Since 1994, Garcia has been in love with the tourism industry that she even put up a oneof-a-kind tour on the iconic Pinoy jeepney

She has also noticed what she calls the lack of sensibility on the culture of passion for excellence, precision, resourcefulness and speed. “Filipinos are very nice, charming and hospitable but that is not enough. We have to equip ourselves with competitive skills. With the unprecedented growth of the tourism industry, there have been big investments on the accommodations sector. However, the investors do not pour in sufficient funds to extensively train their people and that is the sad part about it. You see fantastic resorts yet the experience is very poor, which ruins your stay. What we need to understand is that tourism is all about creating wonderful memories.”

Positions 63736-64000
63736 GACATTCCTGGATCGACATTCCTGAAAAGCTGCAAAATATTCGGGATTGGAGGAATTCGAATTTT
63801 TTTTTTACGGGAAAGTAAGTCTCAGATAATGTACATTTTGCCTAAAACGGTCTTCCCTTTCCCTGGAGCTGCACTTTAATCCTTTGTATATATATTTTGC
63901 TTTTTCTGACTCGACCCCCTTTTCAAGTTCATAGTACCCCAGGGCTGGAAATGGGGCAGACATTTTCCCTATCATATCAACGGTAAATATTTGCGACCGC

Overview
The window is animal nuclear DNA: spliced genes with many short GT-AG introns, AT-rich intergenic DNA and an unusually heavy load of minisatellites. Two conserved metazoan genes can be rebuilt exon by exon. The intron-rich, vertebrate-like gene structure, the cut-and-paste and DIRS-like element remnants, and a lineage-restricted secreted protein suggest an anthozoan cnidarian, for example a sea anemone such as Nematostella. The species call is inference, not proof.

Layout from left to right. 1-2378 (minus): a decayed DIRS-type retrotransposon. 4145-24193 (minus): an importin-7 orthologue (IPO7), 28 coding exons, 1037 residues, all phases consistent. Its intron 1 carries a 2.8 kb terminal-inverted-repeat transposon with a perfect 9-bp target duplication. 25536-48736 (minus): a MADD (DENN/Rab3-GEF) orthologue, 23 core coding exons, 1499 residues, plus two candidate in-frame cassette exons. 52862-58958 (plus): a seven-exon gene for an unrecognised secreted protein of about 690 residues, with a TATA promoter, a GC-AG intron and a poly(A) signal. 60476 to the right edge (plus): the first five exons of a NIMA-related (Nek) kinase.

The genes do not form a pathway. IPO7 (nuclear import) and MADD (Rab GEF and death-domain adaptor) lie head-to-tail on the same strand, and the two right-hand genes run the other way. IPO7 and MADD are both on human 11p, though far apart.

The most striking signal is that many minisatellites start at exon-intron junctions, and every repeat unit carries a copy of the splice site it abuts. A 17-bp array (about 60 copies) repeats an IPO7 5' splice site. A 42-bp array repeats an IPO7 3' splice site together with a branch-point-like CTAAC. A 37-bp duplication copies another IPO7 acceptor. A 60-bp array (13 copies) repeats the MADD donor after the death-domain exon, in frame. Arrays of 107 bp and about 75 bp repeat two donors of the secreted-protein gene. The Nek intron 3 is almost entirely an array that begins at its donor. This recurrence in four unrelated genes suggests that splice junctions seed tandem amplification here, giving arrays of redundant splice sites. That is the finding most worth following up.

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Garcia says ordinary Filipinos can do their part in spreading the advocacy of Filipino food by continuously cooking family recipes and passing them from one generation to another

All that said, she says that it really is More Fun in the Philippines. “Because we are naturally fun people. I remember one of our guests who said, ‘It’s only in the Philippines where I feel the sincerity of smiles, and I always leave with new friends.’ The Philippines is blessed with 7,107 stunning islands and diversity of attractions—here, you get to choose your adventure.”

MAAN D’ASIS PAMARAN